Decision thresholds : cognitive limitations in sequential probabilistic decision making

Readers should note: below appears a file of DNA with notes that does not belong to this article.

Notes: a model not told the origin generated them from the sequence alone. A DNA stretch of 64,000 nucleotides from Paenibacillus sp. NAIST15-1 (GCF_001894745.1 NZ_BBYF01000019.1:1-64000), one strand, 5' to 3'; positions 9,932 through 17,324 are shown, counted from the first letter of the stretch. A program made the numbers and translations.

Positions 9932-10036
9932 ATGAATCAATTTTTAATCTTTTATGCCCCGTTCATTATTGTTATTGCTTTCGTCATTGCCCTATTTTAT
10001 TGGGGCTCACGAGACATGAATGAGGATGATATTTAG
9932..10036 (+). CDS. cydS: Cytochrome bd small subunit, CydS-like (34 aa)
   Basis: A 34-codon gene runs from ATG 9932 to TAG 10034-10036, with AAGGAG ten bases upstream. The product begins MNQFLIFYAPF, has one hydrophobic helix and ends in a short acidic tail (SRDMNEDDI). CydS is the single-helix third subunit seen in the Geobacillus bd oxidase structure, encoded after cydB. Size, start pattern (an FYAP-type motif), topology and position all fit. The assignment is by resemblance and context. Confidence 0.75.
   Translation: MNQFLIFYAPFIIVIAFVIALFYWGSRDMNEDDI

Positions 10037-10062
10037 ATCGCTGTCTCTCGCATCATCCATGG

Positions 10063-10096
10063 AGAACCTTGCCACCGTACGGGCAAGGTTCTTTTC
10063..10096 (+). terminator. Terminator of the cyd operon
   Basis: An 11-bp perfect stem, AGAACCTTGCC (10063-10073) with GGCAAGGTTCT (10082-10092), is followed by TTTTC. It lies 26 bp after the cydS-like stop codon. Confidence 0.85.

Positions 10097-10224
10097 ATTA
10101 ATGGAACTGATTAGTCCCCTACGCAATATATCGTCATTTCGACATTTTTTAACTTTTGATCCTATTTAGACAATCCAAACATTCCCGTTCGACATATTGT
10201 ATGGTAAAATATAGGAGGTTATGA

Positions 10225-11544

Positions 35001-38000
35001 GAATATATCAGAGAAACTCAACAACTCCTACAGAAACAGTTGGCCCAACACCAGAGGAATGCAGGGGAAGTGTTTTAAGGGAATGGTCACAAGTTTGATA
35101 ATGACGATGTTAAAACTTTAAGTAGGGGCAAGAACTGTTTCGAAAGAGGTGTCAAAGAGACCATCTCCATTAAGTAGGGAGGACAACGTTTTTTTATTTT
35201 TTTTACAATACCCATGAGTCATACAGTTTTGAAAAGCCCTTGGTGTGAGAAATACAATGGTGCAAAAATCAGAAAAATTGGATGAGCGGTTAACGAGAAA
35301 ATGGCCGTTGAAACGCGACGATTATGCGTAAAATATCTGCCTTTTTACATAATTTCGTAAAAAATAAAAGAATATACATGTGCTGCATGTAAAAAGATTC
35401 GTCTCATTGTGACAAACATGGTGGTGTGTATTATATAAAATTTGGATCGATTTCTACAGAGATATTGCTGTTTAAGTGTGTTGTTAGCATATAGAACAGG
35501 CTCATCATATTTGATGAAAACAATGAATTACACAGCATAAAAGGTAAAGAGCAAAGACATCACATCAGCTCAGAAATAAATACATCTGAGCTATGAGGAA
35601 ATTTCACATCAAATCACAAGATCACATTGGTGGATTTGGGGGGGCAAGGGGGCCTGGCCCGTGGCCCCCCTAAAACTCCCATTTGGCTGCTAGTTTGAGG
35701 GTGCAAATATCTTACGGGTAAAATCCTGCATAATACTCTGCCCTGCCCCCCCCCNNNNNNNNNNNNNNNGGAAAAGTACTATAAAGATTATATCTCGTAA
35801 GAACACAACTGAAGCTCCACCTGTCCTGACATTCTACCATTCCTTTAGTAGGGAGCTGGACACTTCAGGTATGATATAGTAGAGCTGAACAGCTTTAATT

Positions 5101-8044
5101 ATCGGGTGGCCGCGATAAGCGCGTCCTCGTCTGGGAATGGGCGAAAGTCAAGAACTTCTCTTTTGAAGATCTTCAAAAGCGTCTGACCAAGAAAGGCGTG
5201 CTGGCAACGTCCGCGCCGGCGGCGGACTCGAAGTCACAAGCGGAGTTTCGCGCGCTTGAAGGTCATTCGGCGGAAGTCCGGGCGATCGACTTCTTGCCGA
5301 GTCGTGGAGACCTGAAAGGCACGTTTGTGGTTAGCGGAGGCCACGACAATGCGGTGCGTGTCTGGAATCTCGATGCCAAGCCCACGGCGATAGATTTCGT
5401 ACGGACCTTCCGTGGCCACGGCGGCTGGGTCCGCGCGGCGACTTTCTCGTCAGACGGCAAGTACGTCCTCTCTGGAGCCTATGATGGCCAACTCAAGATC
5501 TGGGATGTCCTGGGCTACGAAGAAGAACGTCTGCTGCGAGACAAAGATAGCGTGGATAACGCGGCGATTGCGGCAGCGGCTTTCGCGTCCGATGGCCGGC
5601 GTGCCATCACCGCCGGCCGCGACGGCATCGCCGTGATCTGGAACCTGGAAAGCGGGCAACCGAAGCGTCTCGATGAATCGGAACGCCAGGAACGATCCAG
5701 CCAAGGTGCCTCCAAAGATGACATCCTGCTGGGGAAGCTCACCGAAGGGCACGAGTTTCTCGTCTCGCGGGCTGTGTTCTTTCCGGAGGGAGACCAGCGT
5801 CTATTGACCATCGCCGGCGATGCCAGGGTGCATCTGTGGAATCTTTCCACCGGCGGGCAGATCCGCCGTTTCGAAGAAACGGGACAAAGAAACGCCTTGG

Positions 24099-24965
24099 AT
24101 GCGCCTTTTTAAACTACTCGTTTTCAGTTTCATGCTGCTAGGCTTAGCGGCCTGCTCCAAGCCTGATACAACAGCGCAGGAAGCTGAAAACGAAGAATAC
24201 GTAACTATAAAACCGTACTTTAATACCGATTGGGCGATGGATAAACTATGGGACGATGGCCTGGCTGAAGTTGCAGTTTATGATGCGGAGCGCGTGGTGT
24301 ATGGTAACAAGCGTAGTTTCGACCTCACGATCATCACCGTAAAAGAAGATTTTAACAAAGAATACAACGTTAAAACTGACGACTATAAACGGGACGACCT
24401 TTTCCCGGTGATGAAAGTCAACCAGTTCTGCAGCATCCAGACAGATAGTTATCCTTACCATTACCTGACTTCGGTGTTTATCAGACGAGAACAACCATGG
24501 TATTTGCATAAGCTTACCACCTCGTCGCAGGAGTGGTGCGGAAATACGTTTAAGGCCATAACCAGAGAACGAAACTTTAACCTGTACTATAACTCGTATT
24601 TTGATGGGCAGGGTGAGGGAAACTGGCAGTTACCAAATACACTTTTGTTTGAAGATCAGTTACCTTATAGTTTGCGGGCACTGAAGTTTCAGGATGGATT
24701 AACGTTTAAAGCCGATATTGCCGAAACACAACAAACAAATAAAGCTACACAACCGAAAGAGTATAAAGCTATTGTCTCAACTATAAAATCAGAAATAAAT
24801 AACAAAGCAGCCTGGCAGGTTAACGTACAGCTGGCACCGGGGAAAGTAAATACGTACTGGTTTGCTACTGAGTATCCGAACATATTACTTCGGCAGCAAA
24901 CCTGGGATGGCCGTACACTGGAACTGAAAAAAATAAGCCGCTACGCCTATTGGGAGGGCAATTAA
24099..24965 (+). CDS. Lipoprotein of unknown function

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Psychologists have long appreciated that many real-world decisions require a balance of expediency and accuracy in gathering evidence. Often the best decisions are made when there is some lingering uncertainty. But how much? Depending on the situation, choosing the right amount of evidence can often be a fine line between making a rash decision and being indecisive. Psychologists have been reluctant to pursue studying peoples' abilities to judge the correct "threshold" for probabilistic decisions. There are two reasons for this: First, the question of a decision threshold, or "when should I stop gathering evidence?" is confounded by the larger issue of how subjects choose and integrate that evidence. Subjects may have a decision threshold that is consistently sub-optimal with respect to a model that does not consider cognitive constraints. However, subjects may actually be choosing the right amount of information given their own cognitive limitations. Second, it has been shown that people often use specific heuristics in making probabilistic decisions. In this case, defining a decision threshold would be largely dependent on the heuristic and task, thus preventing a study of decision thresholds that is widely applicable. The research presented here addresses both of these concerns. I defined a task where the ideal decision threshold is clearly defined, requiring some evidence, but not an exhaustive search. Furthermore, this threshold can be precisely manipulated by changes in the reward structure. Although it is possible to use a "sufficing" or sub-optimal heuristic, subjects are given a significant financial incentive to fully integrate as much evidence as possible. Lastly, and most importantly, a general model of people's cognitive limitations is applied to the traditional normative model. This enhancement allows a more refined study of humans' ability to place their decision threshold according to environmental conditions.
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